Adding by Subtracting: Learn the Negative Painting Technique

When painting in watercolor, it’s always important to be mindful of the “lights” of the paper. These areas are precious and perfect for depicting highlighted areas. There are many ways to preserve them, and one method is through negative painting.

Learn how to create a negative painting using watercolors!

negative painting detail

Negative painting is a technique that looks beautiful in watercolors.

What is negative painting?

Negative painting is a simple technique that involves applying pigment around an subject to give it definition. You’ll add paint to surround the person, place or object, making it stand out because it appears lighter than the background.

This technique works great for watercolor — because the medium is focused on building up color, you save the light areas of the page by not applying as much paint. We’ll infuse some realism into the painting, but since we’ll focus a lot on shapes, there will be some abstract elements to this tutorial, too.

Create your own negative painting


For this tutorial, you’ll only need your favorite watercolor supplies, including paints and paper.

Step 1:

Select your subject and create a contour line drawing.

contour line drawing for painting

When working on the negative painting technique, be mindful of the subject you choose. Since you’ll be mostly avoiding it, find something to draw that has a great variety of space and size. Don’t focus on fine details, but just block out the general shapes. Lightly sketch them on a piece of watercolor paper so that once you start applying the paint, your lines won’t show through.

Step 2:

Apply a wash over the entire paper.

Wash on line drawing

Once you have your drawing complete, pick a wash to apply over the entire sheet of paper. Ideally, it should be a hue (or hues) that corresponds well with your drawing. I’m painting a mixture of blues and greens since I’ve drawn a jade plant.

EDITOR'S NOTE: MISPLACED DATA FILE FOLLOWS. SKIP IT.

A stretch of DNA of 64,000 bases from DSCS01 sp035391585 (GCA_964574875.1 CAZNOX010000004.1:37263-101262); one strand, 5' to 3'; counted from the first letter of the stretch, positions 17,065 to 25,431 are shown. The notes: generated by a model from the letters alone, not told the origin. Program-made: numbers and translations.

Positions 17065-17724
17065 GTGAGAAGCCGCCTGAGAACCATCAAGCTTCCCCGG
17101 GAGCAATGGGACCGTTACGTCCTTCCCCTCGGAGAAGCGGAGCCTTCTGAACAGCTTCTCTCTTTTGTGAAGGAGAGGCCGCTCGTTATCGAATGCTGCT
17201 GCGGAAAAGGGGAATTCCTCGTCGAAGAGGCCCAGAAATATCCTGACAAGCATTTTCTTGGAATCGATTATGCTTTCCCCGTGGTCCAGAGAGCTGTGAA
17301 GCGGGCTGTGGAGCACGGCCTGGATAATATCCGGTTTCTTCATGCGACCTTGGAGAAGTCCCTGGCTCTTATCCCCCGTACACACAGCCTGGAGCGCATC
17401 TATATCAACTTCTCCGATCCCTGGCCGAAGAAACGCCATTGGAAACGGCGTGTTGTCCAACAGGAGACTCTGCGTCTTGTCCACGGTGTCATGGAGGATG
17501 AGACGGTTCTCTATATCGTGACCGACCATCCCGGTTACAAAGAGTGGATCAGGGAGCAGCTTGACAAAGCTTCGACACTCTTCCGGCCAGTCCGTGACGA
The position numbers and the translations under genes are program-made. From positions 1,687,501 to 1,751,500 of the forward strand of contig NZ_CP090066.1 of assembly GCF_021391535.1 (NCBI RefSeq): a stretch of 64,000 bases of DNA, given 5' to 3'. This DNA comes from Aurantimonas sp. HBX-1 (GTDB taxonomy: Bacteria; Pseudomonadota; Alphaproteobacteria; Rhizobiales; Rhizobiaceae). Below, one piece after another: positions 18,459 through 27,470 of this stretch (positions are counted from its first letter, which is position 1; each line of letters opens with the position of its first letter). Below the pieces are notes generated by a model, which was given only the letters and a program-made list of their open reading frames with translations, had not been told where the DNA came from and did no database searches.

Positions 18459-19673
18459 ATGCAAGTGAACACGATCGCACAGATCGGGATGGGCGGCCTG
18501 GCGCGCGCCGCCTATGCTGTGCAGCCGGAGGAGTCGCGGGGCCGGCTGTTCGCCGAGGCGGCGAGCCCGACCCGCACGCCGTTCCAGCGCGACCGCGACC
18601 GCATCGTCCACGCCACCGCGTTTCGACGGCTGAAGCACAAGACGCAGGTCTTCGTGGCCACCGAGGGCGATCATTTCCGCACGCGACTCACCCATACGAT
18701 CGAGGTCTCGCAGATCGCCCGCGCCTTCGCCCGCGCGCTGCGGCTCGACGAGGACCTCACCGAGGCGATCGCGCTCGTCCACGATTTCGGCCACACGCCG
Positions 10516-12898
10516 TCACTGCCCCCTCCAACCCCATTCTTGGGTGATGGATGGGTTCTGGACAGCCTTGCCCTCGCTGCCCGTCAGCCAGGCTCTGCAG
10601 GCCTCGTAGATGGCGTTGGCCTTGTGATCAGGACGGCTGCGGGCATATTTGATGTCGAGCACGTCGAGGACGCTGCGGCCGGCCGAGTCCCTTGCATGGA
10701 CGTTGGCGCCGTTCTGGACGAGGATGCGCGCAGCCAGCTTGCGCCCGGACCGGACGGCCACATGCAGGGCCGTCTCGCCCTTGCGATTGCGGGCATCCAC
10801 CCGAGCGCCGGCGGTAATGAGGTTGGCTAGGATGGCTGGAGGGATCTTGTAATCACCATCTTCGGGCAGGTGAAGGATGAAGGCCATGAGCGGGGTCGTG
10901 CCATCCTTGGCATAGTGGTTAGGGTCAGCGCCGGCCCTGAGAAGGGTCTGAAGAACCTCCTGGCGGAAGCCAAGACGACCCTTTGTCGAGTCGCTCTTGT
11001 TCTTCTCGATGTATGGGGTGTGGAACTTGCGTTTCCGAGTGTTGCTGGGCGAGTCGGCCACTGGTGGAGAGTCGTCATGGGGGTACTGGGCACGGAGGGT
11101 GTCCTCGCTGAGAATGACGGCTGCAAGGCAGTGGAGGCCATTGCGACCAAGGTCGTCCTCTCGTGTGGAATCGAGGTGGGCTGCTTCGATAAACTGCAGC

You can paint the wash however you like over the paper, but keep it light. I’m using a wet-on-wet technique so that my pigment looks like it’s “bursting” on different parts of the paper.

Note: If you want to retain some bright white highlights, make sure you completely avoid these areas when you apply your wash — just paint completely around them.

Step 3:

Begin the glazing process.

Wash over painting that paints in negative areas

Start by painting around the edges of the shapes you’ve drawn. For me, that’s the leaves. Focus on the negative space, adding pigment to the areas outside of your main subject. You’ll be able to see how it stands out from the background.

Step 4:

Finish the glazing process.

Another wash in a negative painting, brightening up background and foreground.

Continue to build up layers of paint in the negative space/background. Once you’ve applied many layers, add light pigment to your subject to give it the feeling of depth and realism.

Step 5:

Refine your painting.

Refined painting that includes a light wash over plant leaves

Once you’re almost done, step back and assess your painting: does the background need darkened? Do your colors pop? Thoughtfully add what you think might be missing, and you’re done!

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